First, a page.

Sunday, December 21, 2014

Hooray for ISIS! It's Not What You Think

Lets go ISIS! Before you get all worked up and think I’ve gone over to the dark side, let me assure you I am not advocating for Islamic terrorists. Rather, I am rooting for my latest stock acquisition, Isis Pharmaceuticals (NASDAQ: ISIS).

I was dumbstruck when my broker called four weeks ago suggesting Isis for my portfolio. Who knew there was a drugmaker unfortunate enough to share a name with a most vile organization whose idea of pain relief is to lop off one’s head? Anyway, I trust Annette to do the right thing so I approved the purchase at $49.74 a share. When she called Friday to secure approval for an additional purchase, Isis shares had already jumped to $65.09. 

You can talk to your own financial advisor about Isis, but make sure you note you’re inquiring about the pharmaceutical company, not the Islamic State. 

Gilda and I saw the Stephen Hawking biopic The Theory of Everything last week. Extraordinary performance as Hawking by Eddie Redmayne, but more to the point, how can one not feel inconsequential after seeing Hawking overcome adversity that easily would defeat even the most resilient and strong? Hard to say, “I can’t” after observing his travails and his success.

Speaking of movies, and overcoming troubles, Exodus; Gods and Kings is on my must see list, not because it received great reviews (it didn’t) but rather to see how Hollywood messed with a good (not great) picture, 1956’s The Ten Commandments. As filmdom again has discovered with the less than fanciful new Annie, remakes most often are not worth the updated time and effort (though, to be truthful, the Cecil B. DeMille-Charlton Heston-Yul Brynner Ten Commandments was a talkie version of the director’s 1923 silent screen epic). 

I’ve previously acknowledged my devotion to Davy Crockett so I was thrilled to see Turner Classic Movies, in a deal with Disney, will be airing tonight the Fess Parker Disneyfication of his life. But it will be important to remember some Davy Crockett truths, as reported here some three and a half years ago:

According to a biography by Chris Wallis, Crockett was an illegal immigrant to Texas who wound up at the Alamo not by choice but through assignment by those fomenting rebellion against Mexico, the rightful owner of Texas. 

Though Parker’s portrayed Crockett as humble, Wallis noted he was not above self-promotion, even attending a play about his exploits. 

Crockett was sympathetic to Native Americans, but apparently not to the plight of Afro-Americans. He served two terms in the U.S. Congress, only to be swept out of office after he broke with President Andrew Jackson for the latter’s treatment of the Cherokee Nation and their forced removal from Tennessee land granted them by treaty.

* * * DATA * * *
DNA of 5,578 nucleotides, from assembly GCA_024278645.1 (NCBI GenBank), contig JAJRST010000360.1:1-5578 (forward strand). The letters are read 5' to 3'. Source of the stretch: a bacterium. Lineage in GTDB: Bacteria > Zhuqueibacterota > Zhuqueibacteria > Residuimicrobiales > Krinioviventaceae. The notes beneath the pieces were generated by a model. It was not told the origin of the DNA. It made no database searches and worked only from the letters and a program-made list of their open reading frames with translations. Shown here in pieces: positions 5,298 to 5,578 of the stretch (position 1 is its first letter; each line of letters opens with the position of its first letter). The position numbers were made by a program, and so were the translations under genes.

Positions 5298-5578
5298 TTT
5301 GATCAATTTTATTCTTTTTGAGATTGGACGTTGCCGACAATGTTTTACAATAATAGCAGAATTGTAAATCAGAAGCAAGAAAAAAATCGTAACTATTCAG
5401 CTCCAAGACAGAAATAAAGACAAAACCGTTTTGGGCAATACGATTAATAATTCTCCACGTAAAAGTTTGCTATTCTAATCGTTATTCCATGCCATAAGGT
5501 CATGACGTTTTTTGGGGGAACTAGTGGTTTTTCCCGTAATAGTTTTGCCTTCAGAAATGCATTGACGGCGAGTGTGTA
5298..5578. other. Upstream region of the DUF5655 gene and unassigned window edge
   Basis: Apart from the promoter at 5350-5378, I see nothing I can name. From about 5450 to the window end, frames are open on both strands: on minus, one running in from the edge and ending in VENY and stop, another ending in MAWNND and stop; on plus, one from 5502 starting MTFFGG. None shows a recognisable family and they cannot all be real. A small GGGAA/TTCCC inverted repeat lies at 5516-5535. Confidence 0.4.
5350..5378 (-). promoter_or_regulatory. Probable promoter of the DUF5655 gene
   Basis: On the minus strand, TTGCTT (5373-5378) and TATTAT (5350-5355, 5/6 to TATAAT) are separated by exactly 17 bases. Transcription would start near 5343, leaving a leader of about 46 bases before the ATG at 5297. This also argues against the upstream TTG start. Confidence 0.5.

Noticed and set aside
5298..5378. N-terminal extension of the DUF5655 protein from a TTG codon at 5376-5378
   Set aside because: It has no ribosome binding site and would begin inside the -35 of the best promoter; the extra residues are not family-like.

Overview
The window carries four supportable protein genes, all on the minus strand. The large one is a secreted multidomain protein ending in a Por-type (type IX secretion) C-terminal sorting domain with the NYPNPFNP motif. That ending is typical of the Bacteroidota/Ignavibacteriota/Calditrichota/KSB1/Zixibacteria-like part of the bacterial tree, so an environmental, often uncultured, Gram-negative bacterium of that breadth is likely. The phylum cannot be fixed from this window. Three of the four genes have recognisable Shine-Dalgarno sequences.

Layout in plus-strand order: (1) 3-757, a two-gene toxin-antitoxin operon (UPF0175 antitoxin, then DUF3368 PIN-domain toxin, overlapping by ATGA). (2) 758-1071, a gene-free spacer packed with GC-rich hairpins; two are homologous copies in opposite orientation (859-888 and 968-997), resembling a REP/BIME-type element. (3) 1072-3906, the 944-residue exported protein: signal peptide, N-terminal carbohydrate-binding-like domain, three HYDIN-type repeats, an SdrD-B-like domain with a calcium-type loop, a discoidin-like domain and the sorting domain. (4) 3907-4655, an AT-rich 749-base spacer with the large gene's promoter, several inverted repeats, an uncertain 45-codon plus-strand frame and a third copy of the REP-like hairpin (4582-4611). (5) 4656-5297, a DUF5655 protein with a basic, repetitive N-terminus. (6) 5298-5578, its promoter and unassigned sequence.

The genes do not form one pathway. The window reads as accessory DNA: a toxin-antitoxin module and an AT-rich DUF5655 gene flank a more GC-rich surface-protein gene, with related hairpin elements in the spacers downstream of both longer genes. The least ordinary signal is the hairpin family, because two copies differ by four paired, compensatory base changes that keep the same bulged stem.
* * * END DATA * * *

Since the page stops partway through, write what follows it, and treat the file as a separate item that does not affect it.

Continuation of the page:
Crockett went to Mexico-owned Texas to help American settlers who wanted to build plantations worked by slaves. Only trouble is, Mexico did not permit slavery. At age 49, Crockett died at the Alamo in San Antonio. He did not choose to go to the Alamo. He had joined the local militia and had been assigned to defend the mission. 

Sticking to the entertainment theme, the literary world and by extension the film and TV industries are lucky the Internet wasn’t around 150 or 100 or even 50 years ago. Otherwise, we might not have the spy novels of John LeCarre who demonized the Russian KGB. Or we wouldn’t have Charlie Chaplin’s 1940 spoof of Hitler, The Great Dictator. Or the 1939 Warner Bros. flick, Confessions of a Nazi Spy

Those books and movies, and many, many more would not have been produced and distributed if executives followed Sony’s example of acquiescence to North Korea’s demand to shelve The Interview, a farce about an assassination plot against the country’s leader. 

Yes, Sony has been damaged by North Korea’s violation of Sony’s Internet integrity. But giving in to North Korea damages our collective freedom. What is to stop Pakistan, upset by its Homeland portrayal as being complicit with Taliban attacks, from issuing a similar demand to Showtime and its cable partners? 

And where do the threats end? Can North Korea effectively blacklist The Interview stars Seth Rogen and James Franco from any other movie project, for any other studio? With so many action films and video games depicting Muslims as the enemy, could Arab states threaten retaliation, economic if not physical?

North Korea threatened a violent response to any airing of The Interview. But if we have learned anything from 9-11 and its aftermath, it is that our best response to such threats is to go about our normal business and way of life. Be cautious, but do not cower. Stay away from the movie theater, if you so choose, but that choice should be made by everyone individually, not collectively on our behalf by a corporation. 

American policy has been not to negotiate with terrorists, with hostage takers. North Korea took all of our minds and freedom hostage, and for now, has won.